Researchers examine floor space allowance for sow housing, trying to find the right balance to maintain animal welfare without compromising sow inventory and total production.
Efficiency in today’s hog operation is the name of the game, and that isn’t just for the production of the pigs in the barns. Producers are also concerned about energy use. This study is one of the first to specifically measure the energy consumption of operating commercial pork production systems.
How one UMM student found her calling while working with the WCROC dairy herd.
Using captured and recycled nutrients from runoff water, Rob Gardner, Assistant Professor of Renewable Energy at the WCROC hopes to produce an environmentally friendly microalgae-based biofertilizer.
U of MN researchers are studying how to pulverize weeds with abrasive grit as an alternative to herbicides or hand pulling.
Dr. Lee Johnston spent two weeks at the Ministry of Agriculture Feed Industry Center (MAFIC) in Beijing China during late September. Lee was invited by the Director of MAFIC, Dr. Defa Li, to go to Beijing to work with their graduate students and faculty on editing and advancing papers for scientific publication.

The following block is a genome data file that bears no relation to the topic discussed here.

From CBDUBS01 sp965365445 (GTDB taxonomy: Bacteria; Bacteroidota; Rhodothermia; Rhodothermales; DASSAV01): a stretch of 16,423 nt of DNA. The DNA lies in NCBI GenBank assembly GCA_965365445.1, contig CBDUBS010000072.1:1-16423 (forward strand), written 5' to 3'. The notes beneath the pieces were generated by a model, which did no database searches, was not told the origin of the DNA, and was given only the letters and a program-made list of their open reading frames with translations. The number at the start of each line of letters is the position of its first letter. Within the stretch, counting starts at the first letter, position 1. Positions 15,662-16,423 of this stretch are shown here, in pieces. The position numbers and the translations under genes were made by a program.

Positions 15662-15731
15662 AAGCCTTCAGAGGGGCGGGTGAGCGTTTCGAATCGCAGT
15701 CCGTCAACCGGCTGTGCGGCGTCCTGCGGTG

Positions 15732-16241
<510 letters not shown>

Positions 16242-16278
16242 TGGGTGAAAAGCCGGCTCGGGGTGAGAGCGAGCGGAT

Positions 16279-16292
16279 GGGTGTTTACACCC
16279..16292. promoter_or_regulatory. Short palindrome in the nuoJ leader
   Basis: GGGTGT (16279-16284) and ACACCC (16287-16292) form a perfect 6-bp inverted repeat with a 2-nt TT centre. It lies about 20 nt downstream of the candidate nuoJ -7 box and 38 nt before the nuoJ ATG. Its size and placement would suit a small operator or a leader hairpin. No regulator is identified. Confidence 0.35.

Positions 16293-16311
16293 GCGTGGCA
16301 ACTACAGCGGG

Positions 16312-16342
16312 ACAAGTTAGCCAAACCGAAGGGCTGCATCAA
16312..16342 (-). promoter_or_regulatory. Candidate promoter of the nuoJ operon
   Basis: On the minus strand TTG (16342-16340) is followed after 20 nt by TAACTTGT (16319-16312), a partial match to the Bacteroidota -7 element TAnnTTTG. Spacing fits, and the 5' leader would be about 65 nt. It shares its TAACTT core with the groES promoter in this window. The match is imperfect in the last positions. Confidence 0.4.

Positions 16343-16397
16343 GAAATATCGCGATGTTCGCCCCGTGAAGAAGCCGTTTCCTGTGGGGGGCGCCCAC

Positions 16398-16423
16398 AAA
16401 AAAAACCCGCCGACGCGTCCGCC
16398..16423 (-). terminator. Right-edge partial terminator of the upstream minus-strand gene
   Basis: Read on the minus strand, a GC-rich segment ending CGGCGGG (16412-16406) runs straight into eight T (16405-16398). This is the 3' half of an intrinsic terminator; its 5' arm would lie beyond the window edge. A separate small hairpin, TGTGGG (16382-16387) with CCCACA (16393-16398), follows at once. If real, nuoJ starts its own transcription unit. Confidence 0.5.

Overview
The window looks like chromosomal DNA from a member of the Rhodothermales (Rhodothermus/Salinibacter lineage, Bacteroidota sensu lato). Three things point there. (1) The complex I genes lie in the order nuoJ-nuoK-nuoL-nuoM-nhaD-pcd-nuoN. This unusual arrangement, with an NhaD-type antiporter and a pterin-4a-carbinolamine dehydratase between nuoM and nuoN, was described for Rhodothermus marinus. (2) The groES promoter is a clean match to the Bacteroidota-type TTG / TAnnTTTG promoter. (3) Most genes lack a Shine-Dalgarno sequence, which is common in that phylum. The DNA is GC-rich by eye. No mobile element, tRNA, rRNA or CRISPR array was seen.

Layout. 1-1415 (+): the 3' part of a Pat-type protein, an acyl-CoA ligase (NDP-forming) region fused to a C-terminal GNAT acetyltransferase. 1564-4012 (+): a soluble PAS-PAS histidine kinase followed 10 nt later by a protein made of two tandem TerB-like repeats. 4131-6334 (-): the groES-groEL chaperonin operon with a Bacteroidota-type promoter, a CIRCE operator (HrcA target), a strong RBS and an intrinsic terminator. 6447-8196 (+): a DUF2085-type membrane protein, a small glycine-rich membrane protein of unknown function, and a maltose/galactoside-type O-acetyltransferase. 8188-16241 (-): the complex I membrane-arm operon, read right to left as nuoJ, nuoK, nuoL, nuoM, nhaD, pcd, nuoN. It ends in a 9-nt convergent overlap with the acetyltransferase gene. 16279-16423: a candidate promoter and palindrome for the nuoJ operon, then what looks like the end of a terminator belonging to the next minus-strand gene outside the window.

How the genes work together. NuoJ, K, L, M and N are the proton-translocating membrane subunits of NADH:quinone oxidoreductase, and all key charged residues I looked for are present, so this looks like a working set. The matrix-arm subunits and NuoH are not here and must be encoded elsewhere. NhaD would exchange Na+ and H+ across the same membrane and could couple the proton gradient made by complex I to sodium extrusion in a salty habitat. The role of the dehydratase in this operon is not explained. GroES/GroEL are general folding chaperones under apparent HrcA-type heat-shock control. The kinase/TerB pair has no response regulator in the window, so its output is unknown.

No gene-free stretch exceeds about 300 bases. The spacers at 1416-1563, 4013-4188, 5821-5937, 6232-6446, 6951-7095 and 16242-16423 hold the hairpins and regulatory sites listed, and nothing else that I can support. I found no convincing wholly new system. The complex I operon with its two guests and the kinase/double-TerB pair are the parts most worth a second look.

Swine producers looking to transition into organic production will soon have additional resources and support from the U of MN WCROC swine research team. Yuzhi Li, Associate Professor of Swine Behavior and Welfare at the WCROC, was recently awarded funding through the USDA National Institute of Food and Agriculture to look at ways to better support organic swine producers. One of the goals of the project is to provide scientific-based information to producers to help them in organic swine production.
Research by the WCROC provides agriculture many benefits, including a unique way to make nitrogen fertilizer. The research seeks to reduce fossil energy consumption in production agriculture by utilizing wind energy to produce nitrogen fertilizer.
Looking for ways to save energy in your milking parlor? Some simple and inexpensive changes can slash your electricity and fuel bills.
Camelina, planted as a winter annual, shows promise as a soybean cover crop and food source for pollinators in field trials conducted by University of Minnesota and USDA scientists.